While Shoko’s confidence may be limited, it nevertheless contributes to a broader and more fulfilling picture of womanhood. That picture is further enhanced by a slew of supporting female characters. Thanks to Shoya’s niece Maria, the audience sees a biracial toddler as she is: happy, healthy, cheerful — and otherwise unexceptional. Because of Shoya’s mother Miyako, a single working mom who provides for her family is visible. Shoko’s mother Yaeko on the other hand, embodies powerful tropes generally reserved for male characters; as she invokes confident expressions of anger, even violence, to protect her daughter. For some of the film Shoko’s younger sister Yuzuru, with her short hair and tomboyish personality, actually passes as a boy. Even the antagonist Naoka, a young school girl who plays the role of villain with uncompromising and unabashed cruelty, serves to debunk stereotypes. (Read: Girls are angry, strong, independent, cruel, cheerful, violent, and everything in-between).
The disappointing elements of Shoko are easily forgotten as the combination of this ensemble cast forms a beautiful and layered tapestry of diversity.
This diversity was surely by design. Writer and illustrator Ōima Yoshitoki conceived the original manga storyline, while director Yamada Naoko alongside writer Yoshida Reiko adapted it for film. All three key roles were played by women, two of whom are under 35. When medical schools across the country were penalizing female applicants because of their gender and #MeToo was receiving but nominal support in the country, Kyoto Animation was hiring women, endorsing their work, and championing their talents.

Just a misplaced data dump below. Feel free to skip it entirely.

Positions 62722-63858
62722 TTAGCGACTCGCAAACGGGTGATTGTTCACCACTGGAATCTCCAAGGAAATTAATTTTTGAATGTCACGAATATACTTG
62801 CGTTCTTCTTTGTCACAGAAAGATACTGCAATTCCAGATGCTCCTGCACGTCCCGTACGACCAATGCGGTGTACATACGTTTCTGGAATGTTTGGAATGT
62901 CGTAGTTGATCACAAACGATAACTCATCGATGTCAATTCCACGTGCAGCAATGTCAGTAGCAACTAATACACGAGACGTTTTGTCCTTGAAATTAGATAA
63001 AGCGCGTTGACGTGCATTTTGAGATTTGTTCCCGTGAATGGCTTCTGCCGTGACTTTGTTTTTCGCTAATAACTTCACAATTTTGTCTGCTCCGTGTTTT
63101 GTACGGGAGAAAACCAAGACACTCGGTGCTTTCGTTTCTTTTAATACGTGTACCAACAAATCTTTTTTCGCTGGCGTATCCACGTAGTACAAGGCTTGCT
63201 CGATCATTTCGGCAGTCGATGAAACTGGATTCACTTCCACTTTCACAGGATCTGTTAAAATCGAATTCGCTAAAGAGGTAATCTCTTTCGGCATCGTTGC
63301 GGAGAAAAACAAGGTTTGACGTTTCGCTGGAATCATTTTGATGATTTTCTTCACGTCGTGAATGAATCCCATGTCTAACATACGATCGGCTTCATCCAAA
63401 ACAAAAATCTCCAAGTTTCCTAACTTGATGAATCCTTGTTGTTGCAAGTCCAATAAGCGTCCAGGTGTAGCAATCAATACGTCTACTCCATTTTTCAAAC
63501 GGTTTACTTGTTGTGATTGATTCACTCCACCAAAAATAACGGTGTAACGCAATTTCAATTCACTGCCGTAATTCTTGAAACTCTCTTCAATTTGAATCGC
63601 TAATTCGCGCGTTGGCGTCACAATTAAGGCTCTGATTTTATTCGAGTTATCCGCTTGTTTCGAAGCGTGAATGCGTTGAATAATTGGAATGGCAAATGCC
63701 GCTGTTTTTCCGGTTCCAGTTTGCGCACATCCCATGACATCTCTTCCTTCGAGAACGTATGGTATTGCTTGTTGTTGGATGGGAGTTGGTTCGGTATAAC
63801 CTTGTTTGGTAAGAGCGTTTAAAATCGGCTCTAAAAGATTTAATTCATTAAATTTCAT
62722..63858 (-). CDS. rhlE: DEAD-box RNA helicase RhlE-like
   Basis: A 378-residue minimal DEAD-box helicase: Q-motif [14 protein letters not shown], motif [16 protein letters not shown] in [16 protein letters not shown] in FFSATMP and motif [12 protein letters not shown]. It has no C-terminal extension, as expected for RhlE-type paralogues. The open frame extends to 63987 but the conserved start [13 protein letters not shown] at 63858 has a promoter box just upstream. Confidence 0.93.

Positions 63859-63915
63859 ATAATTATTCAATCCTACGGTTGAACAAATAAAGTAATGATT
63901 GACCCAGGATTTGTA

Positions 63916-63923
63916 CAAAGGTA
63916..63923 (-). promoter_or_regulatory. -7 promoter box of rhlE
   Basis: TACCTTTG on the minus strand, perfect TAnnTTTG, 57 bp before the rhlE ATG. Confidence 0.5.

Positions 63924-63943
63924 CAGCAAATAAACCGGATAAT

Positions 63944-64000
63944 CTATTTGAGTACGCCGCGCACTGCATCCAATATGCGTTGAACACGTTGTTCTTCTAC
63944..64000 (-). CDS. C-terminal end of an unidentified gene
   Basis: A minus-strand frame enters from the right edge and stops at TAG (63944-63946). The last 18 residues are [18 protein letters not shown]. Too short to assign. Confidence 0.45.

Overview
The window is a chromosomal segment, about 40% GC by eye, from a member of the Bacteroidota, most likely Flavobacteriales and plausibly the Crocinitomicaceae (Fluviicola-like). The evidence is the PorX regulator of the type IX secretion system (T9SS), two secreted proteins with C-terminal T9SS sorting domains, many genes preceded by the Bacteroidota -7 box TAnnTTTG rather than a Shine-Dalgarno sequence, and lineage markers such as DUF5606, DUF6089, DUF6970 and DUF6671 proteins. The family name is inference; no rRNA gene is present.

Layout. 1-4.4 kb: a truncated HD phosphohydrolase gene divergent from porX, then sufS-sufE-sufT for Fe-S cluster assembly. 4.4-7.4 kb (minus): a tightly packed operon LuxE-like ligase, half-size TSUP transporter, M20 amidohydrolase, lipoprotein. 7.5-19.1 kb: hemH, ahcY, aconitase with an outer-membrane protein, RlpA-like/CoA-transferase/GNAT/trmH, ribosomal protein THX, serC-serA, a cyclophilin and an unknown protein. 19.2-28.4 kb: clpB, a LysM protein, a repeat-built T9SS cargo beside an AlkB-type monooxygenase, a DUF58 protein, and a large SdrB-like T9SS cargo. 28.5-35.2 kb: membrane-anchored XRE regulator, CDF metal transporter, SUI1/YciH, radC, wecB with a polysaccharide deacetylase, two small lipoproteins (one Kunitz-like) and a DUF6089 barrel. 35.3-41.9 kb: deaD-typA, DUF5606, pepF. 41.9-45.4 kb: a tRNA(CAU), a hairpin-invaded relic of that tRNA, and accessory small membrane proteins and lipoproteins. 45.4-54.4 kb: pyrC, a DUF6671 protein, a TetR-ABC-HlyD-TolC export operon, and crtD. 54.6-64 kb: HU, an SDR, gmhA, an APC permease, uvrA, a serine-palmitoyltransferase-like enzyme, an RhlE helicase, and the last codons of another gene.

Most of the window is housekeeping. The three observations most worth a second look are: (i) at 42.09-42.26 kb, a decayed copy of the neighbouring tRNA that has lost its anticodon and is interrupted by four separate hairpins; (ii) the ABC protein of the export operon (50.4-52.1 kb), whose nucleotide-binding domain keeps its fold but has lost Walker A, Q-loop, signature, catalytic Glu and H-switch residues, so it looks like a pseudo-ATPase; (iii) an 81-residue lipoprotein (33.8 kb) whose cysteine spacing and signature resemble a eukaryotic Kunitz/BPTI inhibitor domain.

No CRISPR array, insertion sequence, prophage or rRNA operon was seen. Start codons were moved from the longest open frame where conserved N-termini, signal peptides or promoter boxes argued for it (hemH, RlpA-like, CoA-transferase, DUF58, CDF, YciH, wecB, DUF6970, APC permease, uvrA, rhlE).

In addition to gender parity, KyoAni is laudable for their humane and considerate policies toward employees. Several industries in Japan are known for long working hours with disproportionate pay, but the animation sector in particular has been criticized for a tendency to hire staff on temporary contracts. This practice withholds crucial benefits while compensating on a meager per frame basis — effectively trapping entry-level animators in subsistence-level existence. Kyoto Animation bucked this custom by employing full-time salaried staff. It was this progressive workplace filled with women and men of all ages that were attacked.
Watching A Silent Voice with the sober awareness that some of the artists who created it may have been slain is an unsettling perspective.* It is a burden of knowledge that coalesces into a lens of loss. This lens warps every scene, adding extra heartbreak to the sad moments and extra shock to the violent ones. Despite this gutting perspective, viewing the film remains a cathartic and inspiring exercise. Scenes of forgiveness are brought into acute focus with more poignancy than the animators could have ever intended. Sadness may comprise the fabric of A Silent Voice, but resilience and optimism can be found woven into the tapestry as well. Those threads of hope are eminently worth following, now more than ever.
*Among the list of 35 victims’ names released by the Kyoto Prefectural Police, at least 24 were credited with contributions to A Silent Voice.